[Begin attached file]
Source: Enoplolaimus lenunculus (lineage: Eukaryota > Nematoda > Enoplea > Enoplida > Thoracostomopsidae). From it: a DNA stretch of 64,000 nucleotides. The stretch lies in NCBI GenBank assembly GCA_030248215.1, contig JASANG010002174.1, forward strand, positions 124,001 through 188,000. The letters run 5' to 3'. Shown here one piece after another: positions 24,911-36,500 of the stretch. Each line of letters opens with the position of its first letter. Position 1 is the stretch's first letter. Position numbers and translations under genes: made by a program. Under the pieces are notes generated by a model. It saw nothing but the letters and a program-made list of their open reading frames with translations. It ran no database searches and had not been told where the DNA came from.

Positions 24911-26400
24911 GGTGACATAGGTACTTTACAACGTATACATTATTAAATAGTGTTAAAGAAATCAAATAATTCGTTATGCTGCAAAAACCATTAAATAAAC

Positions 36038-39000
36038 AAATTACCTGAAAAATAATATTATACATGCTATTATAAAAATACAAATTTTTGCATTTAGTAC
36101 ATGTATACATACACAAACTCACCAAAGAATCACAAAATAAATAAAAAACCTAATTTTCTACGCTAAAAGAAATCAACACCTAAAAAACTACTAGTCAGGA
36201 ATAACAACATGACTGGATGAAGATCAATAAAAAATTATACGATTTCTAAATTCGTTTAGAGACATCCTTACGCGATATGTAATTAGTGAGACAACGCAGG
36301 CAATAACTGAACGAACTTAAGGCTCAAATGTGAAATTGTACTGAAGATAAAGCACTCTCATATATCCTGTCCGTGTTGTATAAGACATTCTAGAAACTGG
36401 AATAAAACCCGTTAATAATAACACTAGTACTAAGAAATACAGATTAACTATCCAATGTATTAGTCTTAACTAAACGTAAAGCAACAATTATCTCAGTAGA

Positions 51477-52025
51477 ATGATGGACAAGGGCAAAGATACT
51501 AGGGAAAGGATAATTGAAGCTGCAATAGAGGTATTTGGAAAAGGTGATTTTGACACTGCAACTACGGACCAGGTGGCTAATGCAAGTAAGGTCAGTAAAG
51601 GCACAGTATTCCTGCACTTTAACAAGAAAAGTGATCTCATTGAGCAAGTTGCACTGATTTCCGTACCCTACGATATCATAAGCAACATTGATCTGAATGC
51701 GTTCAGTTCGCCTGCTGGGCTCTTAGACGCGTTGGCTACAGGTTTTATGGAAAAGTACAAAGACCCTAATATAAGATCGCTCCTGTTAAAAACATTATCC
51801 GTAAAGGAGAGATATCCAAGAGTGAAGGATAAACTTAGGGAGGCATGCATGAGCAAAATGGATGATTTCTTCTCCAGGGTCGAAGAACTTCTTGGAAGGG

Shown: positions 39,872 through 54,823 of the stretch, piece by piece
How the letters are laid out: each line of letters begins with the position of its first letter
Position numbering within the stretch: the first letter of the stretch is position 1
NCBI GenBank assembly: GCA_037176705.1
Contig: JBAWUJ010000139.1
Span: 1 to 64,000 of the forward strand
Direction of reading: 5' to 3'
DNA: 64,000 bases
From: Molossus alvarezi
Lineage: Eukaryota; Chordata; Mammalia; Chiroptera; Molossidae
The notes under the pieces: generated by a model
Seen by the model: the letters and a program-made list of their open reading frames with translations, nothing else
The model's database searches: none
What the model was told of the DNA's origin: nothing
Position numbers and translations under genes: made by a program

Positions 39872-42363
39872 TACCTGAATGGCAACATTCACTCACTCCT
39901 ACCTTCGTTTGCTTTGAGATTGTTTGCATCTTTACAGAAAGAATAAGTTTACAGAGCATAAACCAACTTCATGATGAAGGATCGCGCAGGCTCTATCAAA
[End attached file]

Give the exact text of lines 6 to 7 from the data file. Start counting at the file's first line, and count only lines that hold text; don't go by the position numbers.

36101 ATGTATACATACACAAACTCACCAAAGAATCACAAAATAAATAAAAAACCTAATTTTCTACGCTAAAAGAAATCAACACCTAAAAAACTACTAGTCAGGA
36201 ATAACAACATGACTGGATGAAGATCAATAAAAAATTATACGATTTCTAAATTCGTTTAGAGACATCCTTACGCGATATGTAATTAGTGAGACAACGCAGG